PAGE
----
Is all anxiety bad, or based on faulty thinking? Of course not.
Are all negative thoughts erroneous, just because they describe or embody negative ideas?
Anxiety is a useful and necessary thing, when it involves a call to rational action.
For example, you feel anxious at the sight of an oncoming physical threat. You duck, move, run, or strike out against that threat. All of these things involve action, rational action that may be required even to save your life.
The problem with anxiety is when it’s based on things for which no immediate action is possible, or perhaps no action is required at all.
A common form this takes is worry over something you cannot control.
The purpose of anxiety is to guard you against dangers—real dangers, not merely perceived ones.
There are certainly real dangers in any existence. But the modern world—made possible by the (so far) limited science, rationality and freedom humans have permitted themselves to have—shields us from many dangers we would otherwise face. Put simply, it’s a hell of a lot less dangerous to live in a society with automobiles, grocery stores and satellite technology than to eke out an existence in a primitive jungle as a hunter-gatherer
‘Danger’ is an objective term, but also a contextual one. What we consider dangerous in a contemporary society is different from the dangers in daily life faced by a caveman, or someone unfortunate enough to be born into an impoverished or backwards country.
Consequently, the responsibility falls on ourselves to regulate our own anxiety. ‘Regulate’ does not simply mean ‘control.’ It means assuming responsibility for any gaps that exist between our minds and objective reality, at any given moment.
Probably the best way to accomplish this, in many cases, is simply to start by asking yourself, ‘What’s the real danger here?’ When you’re anxious, the mind and the brain are telling you, ‘Danger, danger!’ If your anxiety could speak, that’s what it would say: ‘Danger!’
By learning to ask yourself, ‘What’s the danger?’ you accomplish two things at once. First, you establish whether there actually is a clear and present danger of some kind. Usually there isn’t. Two, you start focusing on a plan of action, if one is possible and required.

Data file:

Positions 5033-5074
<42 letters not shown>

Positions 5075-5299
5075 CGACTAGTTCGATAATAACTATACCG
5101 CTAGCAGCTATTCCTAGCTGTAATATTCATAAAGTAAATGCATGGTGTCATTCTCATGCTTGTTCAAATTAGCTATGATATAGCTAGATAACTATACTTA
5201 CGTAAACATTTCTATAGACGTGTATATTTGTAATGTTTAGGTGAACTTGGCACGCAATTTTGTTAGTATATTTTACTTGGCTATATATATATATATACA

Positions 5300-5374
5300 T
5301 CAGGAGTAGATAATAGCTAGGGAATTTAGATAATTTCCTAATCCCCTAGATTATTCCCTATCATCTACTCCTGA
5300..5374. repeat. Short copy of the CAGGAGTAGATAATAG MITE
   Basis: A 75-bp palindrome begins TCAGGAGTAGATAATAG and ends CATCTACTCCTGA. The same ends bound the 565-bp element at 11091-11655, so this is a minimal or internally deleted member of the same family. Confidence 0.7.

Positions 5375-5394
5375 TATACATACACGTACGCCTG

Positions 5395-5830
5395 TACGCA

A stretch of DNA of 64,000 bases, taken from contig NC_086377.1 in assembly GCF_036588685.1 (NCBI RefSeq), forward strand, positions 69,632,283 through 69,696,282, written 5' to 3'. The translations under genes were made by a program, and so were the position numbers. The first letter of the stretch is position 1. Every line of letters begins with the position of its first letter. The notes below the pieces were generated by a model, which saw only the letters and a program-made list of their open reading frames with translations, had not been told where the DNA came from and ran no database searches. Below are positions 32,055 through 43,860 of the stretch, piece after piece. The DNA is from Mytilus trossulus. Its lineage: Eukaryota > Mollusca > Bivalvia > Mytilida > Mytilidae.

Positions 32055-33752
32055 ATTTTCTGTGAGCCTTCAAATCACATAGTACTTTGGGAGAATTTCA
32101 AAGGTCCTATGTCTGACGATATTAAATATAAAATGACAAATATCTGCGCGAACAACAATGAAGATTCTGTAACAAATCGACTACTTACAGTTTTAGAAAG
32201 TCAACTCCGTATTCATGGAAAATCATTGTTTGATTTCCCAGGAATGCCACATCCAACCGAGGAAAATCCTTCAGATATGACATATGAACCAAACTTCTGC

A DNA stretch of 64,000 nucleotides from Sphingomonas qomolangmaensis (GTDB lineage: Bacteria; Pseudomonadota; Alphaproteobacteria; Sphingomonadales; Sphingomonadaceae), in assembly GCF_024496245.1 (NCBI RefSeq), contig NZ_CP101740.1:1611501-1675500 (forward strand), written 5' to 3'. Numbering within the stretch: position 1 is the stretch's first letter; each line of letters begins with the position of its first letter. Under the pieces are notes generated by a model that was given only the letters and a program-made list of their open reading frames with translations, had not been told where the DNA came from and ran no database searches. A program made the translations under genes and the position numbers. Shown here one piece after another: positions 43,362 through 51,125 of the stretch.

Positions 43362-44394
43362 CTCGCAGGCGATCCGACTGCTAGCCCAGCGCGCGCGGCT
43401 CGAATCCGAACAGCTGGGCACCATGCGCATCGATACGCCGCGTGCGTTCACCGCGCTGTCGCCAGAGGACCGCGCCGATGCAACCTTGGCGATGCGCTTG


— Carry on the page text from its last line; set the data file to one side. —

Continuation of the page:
People who worry about things they cannot control might ask themselves, ‘What form of action is possible to me right now?’ If none exists, and all precautions have been taken, then permission is granted (by oneself to oneself) to simply let it go, and focus on something else.
People who live their lives in a near-chronic state of anxiety are not facing constant, immediate or imminent danger. They merely feel that they are.
It’s kind of like being built for crisis, but not having nearly enough crises to merit the anxiety which is needed to motivate oneself for action.
A long period of reprogramming the mind is required, the degree to which the level and kind of anxiety is out of proportion to the objective reality one confronts each day.
In other words, if you’re living life in twenty-first century civilization, and you feel you’re constantly in danger—you’re probably not in any danger at all. You’re uncomfortable. You’re perhaps in need of some rational planning. That’s the thing. Advanced societies require less need to confront immediate, physical dangers. But they place an added responsibility on the individual to plan and think long-range—to anticipate trouble, and do whatever possible to prevent it from arriving, as in the case of bankruptcy, or a bad marriage, or having children before one is ready.
The question most often asked of professionals like myself is, ‘How can I get rid of my anxiety—and quickly?’
If you want to live your life with less anxiety, you’ve got to start looking at life differently. You’ve got to train yourself to stop looking for danger and instead looking for opportunities to grow, survive and plan. It can take a long period of effort to reprogram your mind fully, and to become more rational. Yet, in any single moment, you retain the power to think rationally … or not.
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